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bushier Post time: 2015-8-24 13:09
Foreigners who have deep pocket can earn riskless free money, if Yuan is allowed to be depreciated.
THE REAL MATHEMATICS OF THE NEW CORRUPTION
To be clear as to who benefits and who loses from a Yuan devaluation, you need to avoid using pronouns such as "you" and "I".
Now, let us say A is a foreigner, and he invests 100 US dollars in China when the exchange rate was 7.00 Yuan/Dollar. He gets from the PBOC 700 Yuans to buy Chinese goods, real estate, etc., with. Or, if he is conservative, he puts the 700 Yuans in a Chinese bank, earning 3% interest per year. Let us say his stake remains 700 Yuans, assuming the interest rate is 0%, for simplicity Now, with the Yuan exchange rate being 6.40 Yuan/Dollar, he sells his Yuans back to the PBOC, and he gets $109.38 dollars back. Without taking any risks, he earns a clean $9.38 from his initial investment of $100 dollars, representing a riskless profit of 9.38%. This is why and how Yuan revaluation (i.e., overvaluation) results in a loss of dollar reserves, and is a give away to foreigners who had invested in China. Now, remember, a huge chunk of so called "Foreign Direct Investments" come from Hong Kong and the British Virgin Islands, which has been speculated to belong in actuality to Chinese businessmen and corrupt officials who had first taken them out of China, repackaged them as foreign corporations, and then re-invested them in China. A Yuan revaluation, from 7.00 Yuan/Dollar to 6.40 Yuan/Dollar would benefit these "foreign investors" with a bonus of 9.38% of their dollar investments in China. Earlier in July, 2015, when the Yuan exchange rate was even higher at 6.20 Yuan/Dollar, these "foreign investors" could have gotten free bonus money equal to 12.9% of their original dollar investments!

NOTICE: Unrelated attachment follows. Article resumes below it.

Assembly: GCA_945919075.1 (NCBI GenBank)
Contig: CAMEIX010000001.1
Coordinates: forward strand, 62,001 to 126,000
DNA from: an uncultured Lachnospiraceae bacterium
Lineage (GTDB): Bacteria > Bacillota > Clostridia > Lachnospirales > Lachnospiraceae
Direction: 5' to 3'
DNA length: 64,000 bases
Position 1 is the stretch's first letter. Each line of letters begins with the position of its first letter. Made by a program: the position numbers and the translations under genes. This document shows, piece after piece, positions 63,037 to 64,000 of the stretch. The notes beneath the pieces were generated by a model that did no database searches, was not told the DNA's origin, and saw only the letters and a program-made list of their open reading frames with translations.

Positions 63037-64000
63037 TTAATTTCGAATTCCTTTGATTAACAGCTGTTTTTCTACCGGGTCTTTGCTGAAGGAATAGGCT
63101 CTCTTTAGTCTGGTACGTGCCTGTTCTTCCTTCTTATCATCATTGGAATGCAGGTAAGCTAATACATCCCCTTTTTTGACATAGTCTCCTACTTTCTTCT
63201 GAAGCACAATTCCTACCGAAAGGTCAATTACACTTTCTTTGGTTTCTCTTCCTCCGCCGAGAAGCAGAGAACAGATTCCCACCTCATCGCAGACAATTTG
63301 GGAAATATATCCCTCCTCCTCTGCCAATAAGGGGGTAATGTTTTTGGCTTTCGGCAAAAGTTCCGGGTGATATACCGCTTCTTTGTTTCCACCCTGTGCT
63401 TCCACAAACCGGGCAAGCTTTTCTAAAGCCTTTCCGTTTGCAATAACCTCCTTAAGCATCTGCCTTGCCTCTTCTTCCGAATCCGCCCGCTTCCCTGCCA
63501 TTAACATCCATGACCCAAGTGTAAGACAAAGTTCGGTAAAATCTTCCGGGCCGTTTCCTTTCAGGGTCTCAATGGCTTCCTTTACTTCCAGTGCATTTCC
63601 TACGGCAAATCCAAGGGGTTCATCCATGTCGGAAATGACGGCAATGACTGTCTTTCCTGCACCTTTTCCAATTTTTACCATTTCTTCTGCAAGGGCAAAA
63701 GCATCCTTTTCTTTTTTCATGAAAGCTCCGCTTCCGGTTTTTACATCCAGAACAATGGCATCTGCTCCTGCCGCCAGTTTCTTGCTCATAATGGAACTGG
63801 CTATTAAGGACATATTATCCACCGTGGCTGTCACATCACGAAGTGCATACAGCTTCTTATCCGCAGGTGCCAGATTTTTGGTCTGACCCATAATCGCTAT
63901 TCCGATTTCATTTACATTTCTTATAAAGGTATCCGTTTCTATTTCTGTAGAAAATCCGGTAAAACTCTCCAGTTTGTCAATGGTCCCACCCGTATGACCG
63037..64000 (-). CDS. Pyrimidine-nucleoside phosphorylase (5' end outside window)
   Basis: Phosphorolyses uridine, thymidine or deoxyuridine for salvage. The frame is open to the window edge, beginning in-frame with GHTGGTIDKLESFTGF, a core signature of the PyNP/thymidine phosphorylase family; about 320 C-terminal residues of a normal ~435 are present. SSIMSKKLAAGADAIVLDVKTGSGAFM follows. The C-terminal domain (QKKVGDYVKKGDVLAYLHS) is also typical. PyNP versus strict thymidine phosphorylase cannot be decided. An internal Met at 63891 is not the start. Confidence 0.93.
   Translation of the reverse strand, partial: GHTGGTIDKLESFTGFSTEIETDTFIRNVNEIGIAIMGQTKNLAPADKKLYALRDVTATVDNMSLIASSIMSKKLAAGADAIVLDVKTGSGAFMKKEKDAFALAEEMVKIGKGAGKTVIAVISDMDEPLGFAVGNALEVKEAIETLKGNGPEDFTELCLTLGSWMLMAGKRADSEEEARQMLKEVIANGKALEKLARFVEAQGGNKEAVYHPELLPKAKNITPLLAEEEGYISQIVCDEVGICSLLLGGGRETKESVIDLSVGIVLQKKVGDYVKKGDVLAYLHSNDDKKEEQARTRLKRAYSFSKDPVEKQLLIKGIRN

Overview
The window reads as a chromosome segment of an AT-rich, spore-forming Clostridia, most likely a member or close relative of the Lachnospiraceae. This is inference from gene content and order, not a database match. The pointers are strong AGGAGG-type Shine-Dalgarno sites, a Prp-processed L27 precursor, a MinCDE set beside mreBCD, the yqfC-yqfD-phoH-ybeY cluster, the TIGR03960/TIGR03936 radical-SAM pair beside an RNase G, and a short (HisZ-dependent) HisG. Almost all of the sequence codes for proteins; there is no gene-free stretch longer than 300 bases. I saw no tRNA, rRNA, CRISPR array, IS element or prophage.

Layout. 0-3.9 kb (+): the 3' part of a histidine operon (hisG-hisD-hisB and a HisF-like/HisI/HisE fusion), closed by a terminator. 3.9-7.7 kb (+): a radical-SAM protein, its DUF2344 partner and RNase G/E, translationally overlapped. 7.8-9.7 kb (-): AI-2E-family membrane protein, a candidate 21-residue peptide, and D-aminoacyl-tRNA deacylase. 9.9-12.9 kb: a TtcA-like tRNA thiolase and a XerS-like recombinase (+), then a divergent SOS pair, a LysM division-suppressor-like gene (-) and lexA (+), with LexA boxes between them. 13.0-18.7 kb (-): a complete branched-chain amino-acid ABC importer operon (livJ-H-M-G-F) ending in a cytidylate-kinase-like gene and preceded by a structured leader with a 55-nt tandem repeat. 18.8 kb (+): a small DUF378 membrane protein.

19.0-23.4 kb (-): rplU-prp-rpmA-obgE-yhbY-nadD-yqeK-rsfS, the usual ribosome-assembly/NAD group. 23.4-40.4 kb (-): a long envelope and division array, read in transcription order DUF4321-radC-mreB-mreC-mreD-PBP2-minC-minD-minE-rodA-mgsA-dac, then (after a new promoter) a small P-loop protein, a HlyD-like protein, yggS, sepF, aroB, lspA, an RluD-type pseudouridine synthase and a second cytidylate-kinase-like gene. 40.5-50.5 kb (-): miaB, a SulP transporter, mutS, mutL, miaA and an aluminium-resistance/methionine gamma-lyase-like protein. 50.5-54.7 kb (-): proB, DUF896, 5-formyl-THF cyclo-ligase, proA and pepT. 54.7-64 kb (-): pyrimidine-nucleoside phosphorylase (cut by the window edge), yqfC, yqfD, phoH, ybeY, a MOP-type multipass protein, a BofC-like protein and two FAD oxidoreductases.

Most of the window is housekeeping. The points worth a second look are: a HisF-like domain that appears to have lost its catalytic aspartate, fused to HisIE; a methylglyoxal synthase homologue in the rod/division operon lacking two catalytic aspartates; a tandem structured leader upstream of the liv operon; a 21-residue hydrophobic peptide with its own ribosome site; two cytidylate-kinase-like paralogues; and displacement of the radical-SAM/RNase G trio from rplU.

Now, you can see why the powers that be are so adamant that the Yuan must remain overvalued, until they have converted all their Yuan assets back into dollars, taken them out of China with all the bonuses that the overvalued Yuan confers on them . . . before the final devaluation of the Yuan which cannot be avoided if the foreign currency reserves of China are depleted at that time, falling below the total value of the foreign-currency-denominated loans taken out by Chinese businesses and government agencies that have ballooned to 3 trillion dollars in the past 3 years.
So, that day of unavoidable devaluation is not far away.
But, until then, China can still preserve whatever remains of its current equity in its foreign currency reserves by devaluing the Yuan now, instead of later, and that is worth at least 1 trillion dollars.
Unfortunately, the powers that be will not allow this to happen. They will make sure China gives up the last penny of its dollar reserves before they will allow the Yuan to depreciate. And by then, they could not care less if it dropped to 9.00 Yuan/Dollar, because by then, all their Yuan assets would have been converted into dollars and transferred abroad into their foreign bank accounts.